Two controversial aspects of Microsoft's Vista were conspicuous by their absence at yesterday's launch event - neither digital rights management nor the way Microsoft will shut down or reduce the functionality of software it considers to be an illegal copy were mentioned.
But Microsoft's DRM protection has already been broken according to a well-known security blogger and Microsoft Student Ambassador.
DRM restricts the kind of media content you can use on your Vista machine. This is meant to make life harder for pirates but in practice, as Sony learnt, it can make life harder for honest users too.
Alex Ionescu said on his blog that he had written code which could be used to bypass Vista's DRM - more details here. Ionescu has not published the code but promises in a later post to publish "some safe, generic, proof of concept code that targets what I believe is a flaw in the Code Integrity/Driver Signing model.".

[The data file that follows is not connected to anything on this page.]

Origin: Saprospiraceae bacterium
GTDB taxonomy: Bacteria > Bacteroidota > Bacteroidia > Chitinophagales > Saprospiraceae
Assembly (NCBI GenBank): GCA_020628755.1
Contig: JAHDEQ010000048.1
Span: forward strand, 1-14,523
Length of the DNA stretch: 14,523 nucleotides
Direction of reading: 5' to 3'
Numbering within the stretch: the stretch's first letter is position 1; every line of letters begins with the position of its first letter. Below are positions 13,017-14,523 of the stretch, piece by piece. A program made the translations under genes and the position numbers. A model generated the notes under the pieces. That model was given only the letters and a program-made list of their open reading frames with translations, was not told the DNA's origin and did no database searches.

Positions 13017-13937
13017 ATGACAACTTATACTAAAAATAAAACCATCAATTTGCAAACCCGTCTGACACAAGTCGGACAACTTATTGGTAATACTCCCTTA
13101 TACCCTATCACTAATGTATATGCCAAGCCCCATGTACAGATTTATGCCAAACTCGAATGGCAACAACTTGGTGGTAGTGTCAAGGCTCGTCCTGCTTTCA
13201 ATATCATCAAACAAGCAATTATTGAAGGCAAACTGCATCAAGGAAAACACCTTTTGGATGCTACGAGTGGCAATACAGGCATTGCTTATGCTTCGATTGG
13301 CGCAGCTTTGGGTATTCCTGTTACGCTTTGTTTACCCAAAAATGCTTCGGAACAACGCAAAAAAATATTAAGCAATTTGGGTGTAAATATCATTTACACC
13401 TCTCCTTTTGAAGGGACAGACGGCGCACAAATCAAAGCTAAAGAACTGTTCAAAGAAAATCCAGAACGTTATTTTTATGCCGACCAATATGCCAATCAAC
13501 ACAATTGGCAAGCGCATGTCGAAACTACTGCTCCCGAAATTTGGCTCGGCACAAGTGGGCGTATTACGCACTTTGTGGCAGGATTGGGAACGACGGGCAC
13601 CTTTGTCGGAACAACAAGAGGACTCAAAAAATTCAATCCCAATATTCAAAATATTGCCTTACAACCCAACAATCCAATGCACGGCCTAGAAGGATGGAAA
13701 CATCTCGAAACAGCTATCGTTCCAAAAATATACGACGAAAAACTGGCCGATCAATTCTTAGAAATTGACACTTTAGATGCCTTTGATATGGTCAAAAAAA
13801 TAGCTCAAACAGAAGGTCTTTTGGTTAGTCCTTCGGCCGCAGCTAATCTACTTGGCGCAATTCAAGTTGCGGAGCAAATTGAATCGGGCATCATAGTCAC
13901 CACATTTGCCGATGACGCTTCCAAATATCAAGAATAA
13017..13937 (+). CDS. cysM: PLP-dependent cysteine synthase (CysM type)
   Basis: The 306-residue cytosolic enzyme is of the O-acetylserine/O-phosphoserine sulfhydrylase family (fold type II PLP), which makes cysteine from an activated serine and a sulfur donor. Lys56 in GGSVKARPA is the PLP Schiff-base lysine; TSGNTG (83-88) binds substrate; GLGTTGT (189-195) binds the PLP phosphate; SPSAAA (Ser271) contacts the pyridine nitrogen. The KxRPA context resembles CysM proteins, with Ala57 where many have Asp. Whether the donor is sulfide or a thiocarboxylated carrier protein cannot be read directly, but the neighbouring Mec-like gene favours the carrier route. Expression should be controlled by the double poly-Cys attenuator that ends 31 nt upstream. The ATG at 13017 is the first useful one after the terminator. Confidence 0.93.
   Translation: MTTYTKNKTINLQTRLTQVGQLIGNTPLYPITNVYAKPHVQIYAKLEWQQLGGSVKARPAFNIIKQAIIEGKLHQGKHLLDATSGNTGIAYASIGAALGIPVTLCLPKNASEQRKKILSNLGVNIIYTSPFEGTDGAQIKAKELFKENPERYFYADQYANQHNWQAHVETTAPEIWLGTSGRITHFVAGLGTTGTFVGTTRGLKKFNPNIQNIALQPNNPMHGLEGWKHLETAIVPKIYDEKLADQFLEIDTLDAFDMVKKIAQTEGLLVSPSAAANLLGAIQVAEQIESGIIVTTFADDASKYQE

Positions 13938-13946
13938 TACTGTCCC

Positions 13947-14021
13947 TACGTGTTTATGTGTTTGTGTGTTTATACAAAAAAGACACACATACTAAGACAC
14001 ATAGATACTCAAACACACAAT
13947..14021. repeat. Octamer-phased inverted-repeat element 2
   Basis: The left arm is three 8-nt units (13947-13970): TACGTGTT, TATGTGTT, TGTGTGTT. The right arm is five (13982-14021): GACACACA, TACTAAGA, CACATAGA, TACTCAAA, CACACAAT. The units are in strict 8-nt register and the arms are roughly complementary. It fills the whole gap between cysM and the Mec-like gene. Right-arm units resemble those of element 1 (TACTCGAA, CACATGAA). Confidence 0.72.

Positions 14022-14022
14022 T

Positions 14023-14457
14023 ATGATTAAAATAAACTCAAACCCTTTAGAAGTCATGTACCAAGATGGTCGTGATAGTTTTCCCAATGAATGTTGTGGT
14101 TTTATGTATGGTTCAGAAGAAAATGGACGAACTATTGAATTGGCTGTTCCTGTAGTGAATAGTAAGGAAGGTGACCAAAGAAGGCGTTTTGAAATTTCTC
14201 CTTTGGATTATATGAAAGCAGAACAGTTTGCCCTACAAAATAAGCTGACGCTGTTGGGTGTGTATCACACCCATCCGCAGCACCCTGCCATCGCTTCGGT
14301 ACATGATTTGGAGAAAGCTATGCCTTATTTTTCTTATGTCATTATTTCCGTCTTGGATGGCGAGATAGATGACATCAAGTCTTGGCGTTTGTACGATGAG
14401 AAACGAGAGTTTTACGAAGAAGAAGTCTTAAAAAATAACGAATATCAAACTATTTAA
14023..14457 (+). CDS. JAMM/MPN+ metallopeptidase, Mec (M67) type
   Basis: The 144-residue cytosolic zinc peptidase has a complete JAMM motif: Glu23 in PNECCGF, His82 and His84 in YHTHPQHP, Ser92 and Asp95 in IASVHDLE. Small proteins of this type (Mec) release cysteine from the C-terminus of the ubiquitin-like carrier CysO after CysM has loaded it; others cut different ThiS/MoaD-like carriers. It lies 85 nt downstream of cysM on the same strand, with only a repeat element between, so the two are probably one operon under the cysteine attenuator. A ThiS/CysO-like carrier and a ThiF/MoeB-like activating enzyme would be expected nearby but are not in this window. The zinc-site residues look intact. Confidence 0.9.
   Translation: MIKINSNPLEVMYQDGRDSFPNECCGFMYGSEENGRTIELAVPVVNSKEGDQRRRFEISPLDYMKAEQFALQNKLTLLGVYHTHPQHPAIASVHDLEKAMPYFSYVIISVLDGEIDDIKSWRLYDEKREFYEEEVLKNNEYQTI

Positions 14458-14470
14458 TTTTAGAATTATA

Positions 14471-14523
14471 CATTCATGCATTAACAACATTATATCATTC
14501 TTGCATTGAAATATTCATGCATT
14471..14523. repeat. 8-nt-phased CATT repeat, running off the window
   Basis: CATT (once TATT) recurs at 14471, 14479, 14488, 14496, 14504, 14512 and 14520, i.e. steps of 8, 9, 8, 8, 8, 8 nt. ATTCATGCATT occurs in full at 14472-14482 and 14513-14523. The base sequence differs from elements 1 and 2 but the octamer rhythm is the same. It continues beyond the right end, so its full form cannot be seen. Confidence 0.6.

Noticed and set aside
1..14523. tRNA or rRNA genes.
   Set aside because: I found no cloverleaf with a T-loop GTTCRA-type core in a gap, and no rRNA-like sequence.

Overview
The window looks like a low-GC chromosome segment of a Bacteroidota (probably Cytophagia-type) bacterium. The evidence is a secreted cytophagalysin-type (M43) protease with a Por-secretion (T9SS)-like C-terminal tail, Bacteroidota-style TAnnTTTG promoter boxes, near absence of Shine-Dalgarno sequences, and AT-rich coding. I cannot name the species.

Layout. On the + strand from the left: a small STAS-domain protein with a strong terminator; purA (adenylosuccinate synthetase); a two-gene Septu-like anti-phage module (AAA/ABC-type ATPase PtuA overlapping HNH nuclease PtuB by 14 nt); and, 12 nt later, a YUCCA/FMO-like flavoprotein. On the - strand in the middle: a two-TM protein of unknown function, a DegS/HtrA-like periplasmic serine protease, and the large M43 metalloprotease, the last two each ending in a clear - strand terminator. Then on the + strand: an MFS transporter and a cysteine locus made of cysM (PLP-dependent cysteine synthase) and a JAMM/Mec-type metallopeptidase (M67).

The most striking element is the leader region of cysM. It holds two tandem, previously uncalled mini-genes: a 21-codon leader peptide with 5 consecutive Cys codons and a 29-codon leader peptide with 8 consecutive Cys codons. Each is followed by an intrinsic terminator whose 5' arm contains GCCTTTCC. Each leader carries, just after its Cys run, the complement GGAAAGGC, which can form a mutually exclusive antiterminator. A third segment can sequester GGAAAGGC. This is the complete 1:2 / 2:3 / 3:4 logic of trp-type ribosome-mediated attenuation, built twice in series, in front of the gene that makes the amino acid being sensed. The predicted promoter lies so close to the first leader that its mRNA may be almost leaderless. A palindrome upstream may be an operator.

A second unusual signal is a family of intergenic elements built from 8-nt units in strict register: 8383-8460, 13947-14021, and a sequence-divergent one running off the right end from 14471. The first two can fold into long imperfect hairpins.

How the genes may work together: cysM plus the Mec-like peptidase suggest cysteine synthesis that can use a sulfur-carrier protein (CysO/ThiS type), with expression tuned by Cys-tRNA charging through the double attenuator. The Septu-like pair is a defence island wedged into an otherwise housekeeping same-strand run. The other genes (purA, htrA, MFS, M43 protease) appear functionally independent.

Ionescu should know what he's talking about. He's a (possibly soon to be former) Microsoft Student Ambassador. These straight arrows are apparently: "the most talented students from around the world for their dedication, passion and involvement with Microsoft."
This is likely to be the first of many such problems as an informal army of unwashed hackers starts to target the software.
Meanwhile, the company has begun drawing flak on its UK pricing for the new software.
Gates was challenged yesterday on why the price of Vista is the same in dollars and in pounds - the basic edition is £99 in the UK versus $99 in the US. One US dollar is currently worth 51 UK pence.
Gates told the BBC: "Well we try and keep our prices largely in line country to country, I haven't followed currency rates that may have made that drift."
Just for the record Bill, a pound has been costing at least $1.90 for the best part of a year, according to MSN's currency calculator here.®